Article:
EEC land ownership laws awaited by firms

EEC land ownership laws awaited by firms

Foreign investors said to be seeking plots

Hotels and condominiums in Pattaya in Chon Buri, one of three provinces home to the EEC. PATIPAT JANTHONG
Hotels and condominiums in Pattaya in Chon Buri, one of three provinces home to the EEC. PATIPAT JANTHONG

Property investors and condo buyers from overseas are awaiting clarity on Eastern Economic Corridor (EEC) regulations that will allow 100% foreign property ownership, according to a property consultant.

Phattarachai Taweewong, senior manager at property consultant Colliers International Thailand's research department, said the draft EEC act that was approved earlier this year has boosted not only the industrial estate sector but also the residential market in three eastern provinces since last year.

"Foreign investors were very active in the first half after the EEC came closer to reality," he said. "When they learned that up to 100% foreign ownership in property in Chon Buri, Rayong and Chachoengsao will be allowed, they began seeking plots to develop projects."

During the first half of this year, two foreign investors asked Colliers to do a feasibility study of property development in Chon Buri. Both are waiting for clear EEC regulations that will allow foreign property ownership, as their projects will target foreign buyers.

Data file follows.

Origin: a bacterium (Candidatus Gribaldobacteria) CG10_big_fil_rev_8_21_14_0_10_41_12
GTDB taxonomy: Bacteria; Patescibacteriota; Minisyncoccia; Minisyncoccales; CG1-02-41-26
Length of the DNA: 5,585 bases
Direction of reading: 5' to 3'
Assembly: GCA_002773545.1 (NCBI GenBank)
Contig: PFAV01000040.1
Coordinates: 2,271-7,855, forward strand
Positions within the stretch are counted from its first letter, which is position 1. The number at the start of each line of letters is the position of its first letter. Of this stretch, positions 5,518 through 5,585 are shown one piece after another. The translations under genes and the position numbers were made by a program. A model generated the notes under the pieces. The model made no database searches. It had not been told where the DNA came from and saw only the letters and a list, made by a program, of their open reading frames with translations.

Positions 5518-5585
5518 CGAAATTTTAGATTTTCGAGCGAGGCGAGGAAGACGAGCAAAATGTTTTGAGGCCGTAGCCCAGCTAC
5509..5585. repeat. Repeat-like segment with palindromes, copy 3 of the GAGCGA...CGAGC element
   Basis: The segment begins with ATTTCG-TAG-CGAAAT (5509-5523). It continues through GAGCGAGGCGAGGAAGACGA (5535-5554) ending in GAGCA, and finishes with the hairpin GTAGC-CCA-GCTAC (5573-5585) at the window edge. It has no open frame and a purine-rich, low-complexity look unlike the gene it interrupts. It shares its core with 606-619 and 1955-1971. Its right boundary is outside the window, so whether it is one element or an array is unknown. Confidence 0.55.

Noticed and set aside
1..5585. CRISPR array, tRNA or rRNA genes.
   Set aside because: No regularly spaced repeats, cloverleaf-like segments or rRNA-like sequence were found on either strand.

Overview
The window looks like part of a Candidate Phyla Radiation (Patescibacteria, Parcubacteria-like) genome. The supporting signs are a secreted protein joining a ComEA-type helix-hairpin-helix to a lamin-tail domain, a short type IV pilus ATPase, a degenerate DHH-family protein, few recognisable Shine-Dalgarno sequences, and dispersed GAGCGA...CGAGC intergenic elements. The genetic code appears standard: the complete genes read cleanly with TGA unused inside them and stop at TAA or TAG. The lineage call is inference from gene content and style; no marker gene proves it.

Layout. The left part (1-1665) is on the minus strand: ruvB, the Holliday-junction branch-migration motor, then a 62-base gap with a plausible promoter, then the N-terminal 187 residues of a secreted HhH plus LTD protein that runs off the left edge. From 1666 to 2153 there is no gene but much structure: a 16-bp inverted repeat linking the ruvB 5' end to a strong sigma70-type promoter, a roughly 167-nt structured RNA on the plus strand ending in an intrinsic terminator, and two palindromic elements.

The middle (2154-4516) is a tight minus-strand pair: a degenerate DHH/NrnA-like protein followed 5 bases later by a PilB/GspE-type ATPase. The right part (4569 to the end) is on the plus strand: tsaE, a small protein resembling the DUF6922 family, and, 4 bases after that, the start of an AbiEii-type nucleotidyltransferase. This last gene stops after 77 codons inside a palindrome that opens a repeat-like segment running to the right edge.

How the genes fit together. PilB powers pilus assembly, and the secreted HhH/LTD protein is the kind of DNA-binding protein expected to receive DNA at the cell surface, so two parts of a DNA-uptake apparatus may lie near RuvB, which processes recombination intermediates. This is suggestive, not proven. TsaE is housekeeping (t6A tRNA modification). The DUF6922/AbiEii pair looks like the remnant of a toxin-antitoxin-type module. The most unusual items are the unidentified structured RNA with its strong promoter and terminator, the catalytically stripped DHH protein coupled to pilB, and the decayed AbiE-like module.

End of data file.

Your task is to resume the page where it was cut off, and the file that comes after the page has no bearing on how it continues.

One of them is a Singaporean developer that bought a 20-rai site in Sri Racha near J-Park, a Japanese-style community mall owned by Sahapattana. It plans to develop high-rise condo buildings with a total of 500 units and retail spaces worth a combined 5 billion baht.

The other is a Chinese developer based in a second-tier province in China. It acquired 50 rai of inland plots at a cost of 2 billion baht in Na Jomtien-Sattahip and plans to develop a residential project worth 5 billion baht, targeting Chinese and foreign buyers.

"It is still unclear whether the 100% foreign ownership will be applied to all areas in the three provinces or in specific locations, as [the ECC Office] is in the process of drafting a new city plan that will be completed within 12 months," Mr Phattarachai said. "As soon as that regulation is clear, investors will start development."

He said total foreign property ownership in EEC areas will also benefit existing condo supply of about 14,000 units in Pattaya that are completed but unsold.

"There are many foreign buyers waiting to buy condo units in Pattaya City, Wongamat, Khao Pratumnak and Naklua, but they have been unable to do so because the foreign quota is full at all projects," he said.

While the Thai buyer market is sluggish, developers in Pattaya can adjust strategy by renting out remaining condo units under the Thai quota to foreigners in long-term leases despite low returns on investment.

Mr Phattarachai said the draft EEC Act boosted land prices in industrial estates by more than 10% in the first half compared with the same period last year. Usual growth in land prices at industrial estates averages 5% a year.

Land prices outside industrial estate projects rose by 15%.

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